Climate Change: Ocean Collapse irreversible?

by   Profile Herbert   When 8th July 2015
Corals Bermuda (c) A.Venn
Coral Reef (c) D.Laffoley

Oceans Will Collapse If Greenhouse Gas Emissions Are Not Reduced

It's been confirmed: Even if we were to reduce our global emission of
greenhouse gases, there will still be a fundamental change in our

Since pre-industrial times, the carbon dioxide concentration in the
earth's atmosphere has increased from 278 to 400 ppm (parts per
million). That's an increase of 40 percent in such a short time span!

As a result, ocean temperatures up to depths of 700 metres have risen.
The marine animals within the 400 kilometres depth have migrated
towards to the poles within a decade, where the waters are cooler.
Calcareous remnants of corals and seashells have deteriorated at a
faster rate due to the increased acidification, while the ice in
Greenland and West Antarctica continues to melt, contributing to rising
sea levels.

"If we manage to limit the rise in air temperature in 2100 to less than
2 degrees Celsius, the risk increases especially for tropical corals
and shells in the low to mid-latitudes to a critical level. Other risks
remain moderate in this case,
" said the study's lead author Jean-Pierre

In short, the changing biological, physical and chemical processes in
the marine environment have caused far-reaching consequences for marine
life, and for us.

These were some revelations described in a new study published in the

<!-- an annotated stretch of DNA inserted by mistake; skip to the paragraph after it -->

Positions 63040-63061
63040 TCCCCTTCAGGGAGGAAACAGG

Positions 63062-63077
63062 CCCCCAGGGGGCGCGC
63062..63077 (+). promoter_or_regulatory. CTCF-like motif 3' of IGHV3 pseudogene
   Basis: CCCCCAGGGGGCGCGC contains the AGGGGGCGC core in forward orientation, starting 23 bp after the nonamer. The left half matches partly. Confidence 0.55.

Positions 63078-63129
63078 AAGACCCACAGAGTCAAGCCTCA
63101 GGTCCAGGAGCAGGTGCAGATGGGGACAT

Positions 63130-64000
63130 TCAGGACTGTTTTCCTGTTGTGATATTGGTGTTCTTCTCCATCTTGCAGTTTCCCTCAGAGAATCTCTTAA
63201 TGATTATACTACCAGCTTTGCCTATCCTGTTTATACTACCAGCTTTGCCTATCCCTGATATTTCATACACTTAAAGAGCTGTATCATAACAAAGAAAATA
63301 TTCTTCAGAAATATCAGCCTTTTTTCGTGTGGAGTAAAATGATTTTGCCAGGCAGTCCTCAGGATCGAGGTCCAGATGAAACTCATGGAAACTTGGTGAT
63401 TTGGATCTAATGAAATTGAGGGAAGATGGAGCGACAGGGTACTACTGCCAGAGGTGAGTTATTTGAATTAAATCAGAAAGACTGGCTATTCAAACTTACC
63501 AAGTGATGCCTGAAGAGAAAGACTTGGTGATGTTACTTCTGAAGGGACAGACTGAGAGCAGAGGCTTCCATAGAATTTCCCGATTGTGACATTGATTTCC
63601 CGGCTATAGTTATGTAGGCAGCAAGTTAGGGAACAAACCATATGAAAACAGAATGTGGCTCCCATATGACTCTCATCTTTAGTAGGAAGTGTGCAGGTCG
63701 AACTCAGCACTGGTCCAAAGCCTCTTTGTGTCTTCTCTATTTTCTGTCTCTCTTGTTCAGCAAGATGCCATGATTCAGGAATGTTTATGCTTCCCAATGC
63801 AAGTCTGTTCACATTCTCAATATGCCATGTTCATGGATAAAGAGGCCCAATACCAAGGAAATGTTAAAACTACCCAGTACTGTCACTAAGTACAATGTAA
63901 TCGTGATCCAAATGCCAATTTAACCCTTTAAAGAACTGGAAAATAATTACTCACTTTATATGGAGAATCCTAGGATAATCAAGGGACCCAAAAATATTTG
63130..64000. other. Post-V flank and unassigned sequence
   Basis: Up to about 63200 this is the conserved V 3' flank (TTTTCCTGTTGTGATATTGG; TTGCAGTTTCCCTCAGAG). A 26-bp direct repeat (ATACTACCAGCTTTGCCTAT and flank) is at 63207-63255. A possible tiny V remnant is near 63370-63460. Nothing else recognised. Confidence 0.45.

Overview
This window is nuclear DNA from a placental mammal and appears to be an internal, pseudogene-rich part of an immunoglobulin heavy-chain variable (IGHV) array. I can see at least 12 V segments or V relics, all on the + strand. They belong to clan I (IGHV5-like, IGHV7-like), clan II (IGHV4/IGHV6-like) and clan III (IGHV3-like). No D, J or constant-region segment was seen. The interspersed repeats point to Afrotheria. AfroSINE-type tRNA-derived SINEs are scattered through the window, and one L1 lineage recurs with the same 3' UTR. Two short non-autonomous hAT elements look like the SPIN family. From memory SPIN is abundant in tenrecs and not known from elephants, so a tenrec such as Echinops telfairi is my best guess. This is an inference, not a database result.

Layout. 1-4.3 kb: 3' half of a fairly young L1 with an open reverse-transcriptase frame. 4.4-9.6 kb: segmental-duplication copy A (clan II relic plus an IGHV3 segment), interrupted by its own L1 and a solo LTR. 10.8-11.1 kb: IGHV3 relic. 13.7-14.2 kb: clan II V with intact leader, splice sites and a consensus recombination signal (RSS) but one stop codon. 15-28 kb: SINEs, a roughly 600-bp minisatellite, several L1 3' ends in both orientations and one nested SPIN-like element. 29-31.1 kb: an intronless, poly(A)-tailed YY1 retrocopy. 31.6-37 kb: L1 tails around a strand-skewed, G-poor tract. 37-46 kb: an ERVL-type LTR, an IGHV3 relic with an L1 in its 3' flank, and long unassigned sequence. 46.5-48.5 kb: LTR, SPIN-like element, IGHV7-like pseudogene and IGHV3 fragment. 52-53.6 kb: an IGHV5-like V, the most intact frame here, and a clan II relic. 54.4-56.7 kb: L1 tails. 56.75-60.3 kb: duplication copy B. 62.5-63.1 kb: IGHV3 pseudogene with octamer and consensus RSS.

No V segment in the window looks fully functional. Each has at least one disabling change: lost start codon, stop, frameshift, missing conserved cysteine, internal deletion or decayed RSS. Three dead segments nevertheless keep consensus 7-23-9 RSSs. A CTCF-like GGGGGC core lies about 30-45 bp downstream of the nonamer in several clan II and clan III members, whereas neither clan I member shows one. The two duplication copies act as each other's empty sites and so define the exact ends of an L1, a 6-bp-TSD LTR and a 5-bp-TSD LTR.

journal Science on 2 July 2015. The research team had assessed the
latest findings on the impact of climate change on the seas and then
showed how the ocean's ecosystems would be altered if current levels of
carbon dioxide emissions persisted.

The role of the oceans in regulating the carbon dioxide emissions
cannot be underestimated. Describing the oceans' function as a
refrigerator and 'carbon dioxide storage', co-author Professor
Hans-Otto Pörtner said that since the 1970s, about 93 percent of the
heat had been captured by the greenhouse effect.

Maintaining the current level of yearly carbon dioxide emissions of 36
gigatonnes (as of 2013) will cause the situation in the oceans to
worsen. "If we continue with business as usual, the changes by the end
of this century, nearly all ecosystems of the oceans and affected
marine life would suffer lasting damage,
" said Professor Pörtner. This
in turn could have a serious impact in our relationship with the
oceans, be it in fishing, tourism or coastal protection.

Informational Source: Alfred-Wegener-Institut -

Written by
Profile Herbert
When 8th July 2015
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